Fat Albert Warehouse, Starbucks Community Store, BK Reader, job training, minority-owned vendors, local nonprofit, skills building programs, Starbucks, Bed-Stuy, Bedford Stuyvesant, Bed-Stuy Starbucks, Bklyn Commons,
image credit: commercialobserver.com

Starbucks’ “community store” is a nationwide collaboration with local vendors, suppliers and nonprofits

image credit: commercialobserver.com

Starbucks plans to open its first Bed-Stuy branch, a “community store”, in Spring 2018, reported the Commercial Observer. The coffee house chain, which has signed a 10-year lease, will occupy a 2,500-square-foot space at the corner of Marcus Garvey Boulevard.

“This is a strong market in Brooklyn,” emailed a Starbuck’s representative, who asked to remain anonymous. “It is a high-density area within the retail corridor for the Bed-Stuy market, adjacent to a regional hospital [Woodhull Hospital] and near the subway, all which help drive traffic for our stores. We are also expanding our presence in Brooklyn and this is a market not currently served by our brand.”

The Starbucks representative referred to the Bed-Stuy branch as a “community store,” similar to the one that opened in Jamaica, Queens, last March, which was the first in Starbucks’ nationwide initiative “to deepen investments in at least 15 similar communities across the U.S.” Starbucks community stores aim to work with local minority-owned vendors and suppliers and collaborate with local nonprofits by providing space for job trainings.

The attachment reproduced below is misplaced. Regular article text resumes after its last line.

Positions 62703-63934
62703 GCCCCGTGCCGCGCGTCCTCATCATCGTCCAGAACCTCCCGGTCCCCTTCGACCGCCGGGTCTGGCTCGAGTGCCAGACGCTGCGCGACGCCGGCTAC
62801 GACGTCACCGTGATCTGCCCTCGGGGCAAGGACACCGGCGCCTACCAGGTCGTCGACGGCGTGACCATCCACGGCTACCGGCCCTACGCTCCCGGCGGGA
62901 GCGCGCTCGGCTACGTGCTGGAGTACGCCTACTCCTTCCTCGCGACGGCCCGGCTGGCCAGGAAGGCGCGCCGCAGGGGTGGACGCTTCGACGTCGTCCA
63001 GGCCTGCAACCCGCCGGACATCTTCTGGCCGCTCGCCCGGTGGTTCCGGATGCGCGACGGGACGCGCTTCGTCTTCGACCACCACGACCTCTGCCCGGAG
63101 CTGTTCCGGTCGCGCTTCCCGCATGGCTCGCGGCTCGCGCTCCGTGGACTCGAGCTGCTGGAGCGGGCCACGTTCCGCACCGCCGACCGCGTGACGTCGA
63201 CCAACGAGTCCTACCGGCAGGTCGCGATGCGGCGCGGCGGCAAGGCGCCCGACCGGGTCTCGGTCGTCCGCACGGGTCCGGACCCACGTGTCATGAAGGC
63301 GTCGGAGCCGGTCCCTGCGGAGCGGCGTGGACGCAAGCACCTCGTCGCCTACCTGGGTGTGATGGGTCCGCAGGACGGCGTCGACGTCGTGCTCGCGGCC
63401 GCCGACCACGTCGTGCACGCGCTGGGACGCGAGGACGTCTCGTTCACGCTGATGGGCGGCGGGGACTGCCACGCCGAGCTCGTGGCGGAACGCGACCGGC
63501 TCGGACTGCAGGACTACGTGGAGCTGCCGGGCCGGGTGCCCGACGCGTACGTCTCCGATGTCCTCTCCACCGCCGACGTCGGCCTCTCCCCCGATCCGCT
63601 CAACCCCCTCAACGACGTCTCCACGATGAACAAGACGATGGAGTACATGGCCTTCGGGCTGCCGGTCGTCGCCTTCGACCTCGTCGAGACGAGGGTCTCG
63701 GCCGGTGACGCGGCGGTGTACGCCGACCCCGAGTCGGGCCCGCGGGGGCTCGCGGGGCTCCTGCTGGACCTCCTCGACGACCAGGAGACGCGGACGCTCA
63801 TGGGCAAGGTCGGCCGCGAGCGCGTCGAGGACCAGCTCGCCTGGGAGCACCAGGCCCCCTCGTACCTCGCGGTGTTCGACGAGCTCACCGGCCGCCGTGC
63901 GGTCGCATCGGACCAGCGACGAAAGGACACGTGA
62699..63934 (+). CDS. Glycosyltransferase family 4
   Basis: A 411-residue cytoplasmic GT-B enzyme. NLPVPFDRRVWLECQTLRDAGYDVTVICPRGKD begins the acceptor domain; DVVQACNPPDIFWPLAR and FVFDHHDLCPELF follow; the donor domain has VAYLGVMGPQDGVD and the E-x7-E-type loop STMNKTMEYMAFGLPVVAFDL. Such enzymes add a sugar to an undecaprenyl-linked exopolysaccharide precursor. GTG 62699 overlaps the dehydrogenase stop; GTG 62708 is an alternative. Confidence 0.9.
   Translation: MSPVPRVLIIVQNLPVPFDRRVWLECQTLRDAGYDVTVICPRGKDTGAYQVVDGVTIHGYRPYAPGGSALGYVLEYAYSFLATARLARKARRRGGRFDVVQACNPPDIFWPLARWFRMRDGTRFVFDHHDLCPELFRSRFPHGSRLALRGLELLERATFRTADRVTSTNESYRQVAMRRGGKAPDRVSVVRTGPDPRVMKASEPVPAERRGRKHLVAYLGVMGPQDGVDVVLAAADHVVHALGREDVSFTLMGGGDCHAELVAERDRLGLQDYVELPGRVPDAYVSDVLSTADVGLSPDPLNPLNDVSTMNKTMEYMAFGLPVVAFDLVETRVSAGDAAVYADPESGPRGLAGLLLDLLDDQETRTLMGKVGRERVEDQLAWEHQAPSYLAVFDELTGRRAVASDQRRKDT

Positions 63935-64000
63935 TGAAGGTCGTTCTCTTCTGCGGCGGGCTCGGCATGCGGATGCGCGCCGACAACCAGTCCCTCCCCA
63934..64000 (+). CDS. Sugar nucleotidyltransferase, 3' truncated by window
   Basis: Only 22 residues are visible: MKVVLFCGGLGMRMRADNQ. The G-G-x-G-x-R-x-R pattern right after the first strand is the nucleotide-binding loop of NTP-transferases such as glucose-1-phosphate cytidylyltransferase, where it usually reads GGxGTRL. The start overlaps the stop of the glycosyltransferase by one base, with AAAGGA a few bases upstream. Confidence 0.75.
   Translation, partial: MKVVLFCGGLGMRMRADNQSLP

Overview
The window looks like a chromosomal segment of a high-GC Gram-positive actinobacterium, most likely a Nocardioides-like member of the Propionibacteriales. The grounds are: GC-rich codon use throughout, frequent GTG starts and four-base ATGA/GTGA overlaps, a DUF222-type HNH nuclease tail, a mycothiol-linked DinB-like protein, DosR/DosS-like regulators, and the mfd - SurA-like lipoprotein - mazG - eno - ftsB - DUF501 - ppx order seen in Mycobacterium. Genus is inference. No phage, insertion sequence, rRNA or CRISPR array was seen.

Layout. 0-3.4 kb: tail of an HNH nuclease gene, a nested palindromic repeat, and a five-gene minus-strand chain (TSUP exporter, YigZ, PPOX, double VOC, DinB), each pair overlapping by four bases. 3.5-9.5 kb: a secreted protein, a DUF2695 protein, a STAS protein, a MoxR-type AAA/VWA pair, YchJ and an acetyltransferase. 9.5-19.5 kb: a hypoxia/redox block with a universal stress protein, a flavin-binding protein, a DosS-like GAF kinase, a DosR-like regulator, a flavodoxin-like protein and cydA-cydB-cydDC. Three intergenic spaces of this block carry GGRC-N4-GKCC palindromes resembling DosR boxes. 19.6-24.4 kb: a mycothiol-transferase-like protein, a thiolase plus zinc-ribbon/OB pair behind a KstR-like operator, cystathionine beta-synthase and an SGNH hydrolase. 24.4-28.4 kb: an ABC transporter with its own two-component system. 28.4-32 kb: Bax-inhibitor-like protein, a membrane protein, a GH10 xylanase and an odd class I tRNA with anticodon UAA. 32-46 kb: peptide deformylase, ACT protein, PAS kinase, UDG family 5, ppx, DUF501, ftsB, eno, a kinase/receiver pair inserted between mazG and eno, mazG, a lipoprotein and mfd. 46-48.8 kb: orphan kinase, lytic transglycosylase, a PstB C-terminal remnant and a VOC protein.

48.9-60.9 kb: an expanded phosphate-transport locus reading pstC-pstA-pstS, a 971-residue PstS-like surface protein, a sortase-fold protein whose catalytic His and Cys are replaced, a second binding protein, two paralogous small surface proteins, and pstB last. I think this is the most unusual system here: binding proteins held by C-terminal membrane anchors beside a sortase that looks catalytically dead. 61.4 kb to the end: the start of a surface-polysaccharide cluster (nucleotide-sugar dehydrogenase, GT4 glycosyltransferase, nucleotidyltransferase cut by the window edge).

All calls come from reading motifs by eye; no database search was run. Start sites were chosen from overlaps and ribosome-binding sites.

“Each location has a different, locally relevant nonprofit organization-partnership that provides job training and skills building programs for young people between the ages of 16 and 24 in the area who aren’t in school or working,” a company spokeswoman emailed. “The training covers the basics of customer service, barista skills and food-safety certifications, amongst other areas, to prepare local youth for jobs with Starbucks or other businesses.”

The building at 774 Broadway is four stories tall and is comprised of 36,300 square feet; it currently houses the Fat Albert Warehouse, a 24,000-square-foot discount department store. The store’s proprietor and building owner Albert Srour is ready to retire, according to a representative.

Parts of the building will remain within the family: Srours’ son Jack, president of coworking company Bklyn Commons, has signed on for 30,000 square feet at the end of last year., after the first Bklyn Commons space opened last March at Albert Srour’s 495 Flatbush Avenue in Prospect-Lefferts Gardens.


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